Showcasing both the ingenuity and struggles of Latinx scholars in the academy, this year’s American Association of Hispanics in Higher Education (AAHHE) conference focused on the future.
The goal of the HSI Pathways program is to increase the number of Latino faculty in the humanities. Funded by a five-year, $5.1 million grant from the Andrew W. Mellon Foundation, the program is on track to prepare 90 students from Florida International University, the University of Texas El Paso and California State University, Northridge – all Hispanic serving institutions (HSIs) – for careers in academia.
The Hispanic Association of Colleges and Universities (HACU) has announced the launch of a new fellowship program that seeks to increase the number of Hispanic leaders in presidential positions across higher education.
The Arizona Cardinals made history when the team chose Kyler Murray, who is of Asian lineage, as the number-one pick in the National Football League draft last week, according to ASAMNews. The young quarterback’s mother, Misun (Missy) Murray, is half Korean and his father, Kevin Murray, is African-American. Kyler’s mother said she is used to […]
Dr. Leslie (Les) E. Wong’s career in postsecondary education has allowed him to meet more people than he could possibly try to count, but a poignant encounter with one particular high school student in Michigan has never strayed from his mind.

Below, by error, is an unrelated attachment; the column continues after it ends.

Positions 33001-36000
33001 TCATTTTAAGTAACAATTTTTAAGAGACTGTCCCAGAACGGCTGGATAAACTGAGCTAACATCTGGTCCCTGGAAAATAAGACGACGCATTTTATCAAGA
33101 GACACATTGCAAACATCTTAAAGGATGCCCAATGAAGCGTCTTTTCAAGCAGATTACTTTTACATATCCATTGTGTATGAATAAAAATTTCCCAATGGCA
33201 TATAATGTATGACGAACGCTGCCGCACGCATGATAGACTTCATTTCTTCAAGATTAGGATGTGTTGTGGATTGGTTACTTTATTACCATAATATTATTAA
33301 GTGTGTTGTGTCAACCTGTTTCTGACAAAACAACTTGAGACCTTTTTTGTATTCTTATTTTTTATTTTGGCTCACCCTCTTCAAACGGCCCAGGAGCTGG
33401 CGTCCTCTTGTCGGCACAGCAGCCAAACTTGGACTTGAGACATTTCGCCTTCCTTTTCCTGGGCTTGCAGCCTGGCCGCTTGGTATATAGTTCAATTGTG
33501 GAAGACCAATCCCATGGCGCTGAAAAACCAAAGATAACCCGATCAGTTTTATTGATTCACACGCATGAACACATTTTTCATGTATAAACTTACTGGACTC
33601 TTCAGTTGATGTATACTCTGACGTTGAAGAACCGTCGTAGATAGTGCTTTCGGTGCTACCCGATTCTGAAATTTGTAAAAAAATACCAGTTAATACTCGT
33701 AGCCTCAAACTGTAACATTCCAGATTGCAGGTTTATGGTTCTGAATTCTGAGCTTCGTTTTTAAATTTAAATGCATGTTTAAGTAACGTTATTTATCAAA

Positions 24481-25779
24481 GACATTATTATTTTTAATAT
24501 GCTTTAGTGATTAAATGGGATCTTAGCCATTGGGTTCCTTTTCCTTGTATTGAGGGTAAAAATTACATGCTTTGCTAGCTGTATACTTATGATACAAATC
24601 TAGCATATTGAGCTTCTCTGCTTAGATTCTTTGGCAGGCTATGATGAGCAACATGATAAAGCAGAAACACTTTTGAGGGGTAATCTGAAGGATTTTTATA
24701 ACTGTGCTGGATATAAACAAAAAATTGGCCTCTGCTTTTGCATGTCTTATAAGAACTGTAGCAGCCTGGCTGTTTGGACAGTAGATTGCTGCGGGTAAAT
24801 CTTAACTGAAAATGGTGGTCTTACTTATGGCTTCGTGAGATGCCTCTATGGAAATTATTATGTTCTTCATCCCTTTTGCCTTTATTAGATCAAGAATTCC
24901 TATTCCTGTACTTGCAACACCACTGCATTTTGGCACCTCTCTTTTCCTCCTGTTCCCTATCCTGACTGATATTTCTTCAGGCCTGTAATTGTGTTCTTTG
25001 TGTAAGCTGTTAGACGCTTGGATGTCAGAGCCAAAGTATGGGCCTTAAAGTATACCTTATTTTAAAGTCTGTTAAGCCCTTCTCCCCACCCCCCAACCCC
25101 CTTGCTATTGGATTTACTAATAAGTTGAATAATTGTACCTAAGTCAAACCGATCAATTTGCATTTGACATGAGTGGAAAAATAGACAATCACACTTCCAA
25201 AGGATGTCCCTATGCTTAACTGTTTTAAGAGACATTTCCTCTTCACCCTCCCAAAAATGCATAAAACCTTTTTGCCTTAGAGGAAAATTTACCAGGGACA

When spider silk biologist/geneticist Dr. Cheryl Hayashi was the recipient of the prestigious MacArthur Fellowship in 2007, she saw it as an affirmation that it’s okay to work on something that might seem offbeat.
Following the widely reported maltreatment of two indigenous students on a college campus visit last year, the American Indian College Fund initiated a collaborative project that has produced a study recommending ways to improve access, inclusion and equity for Native students seeking higher education.
Building a supportive network is crucial for Native American scholars, many of whom are the only scholars in their field at a college or university.
The education of Native American youth was part of the charter when Dartmouth College opened its stately doors two and a half centuries ago. But it wasn’t until recent years that the school began graduating indigenous students in significant numbers, and its Native American Studies program has emerged as one of the strongest in the United States.
On June 18, 2018, Diverse: Issues In Higher Education partnered with Educational Testing Service (ETS) and American Council on Education for a lively panel moderated by Diverse executive editor Dr. Jamal Eric Watson titled “Why the Nation Needs to Do College Attainment Better.”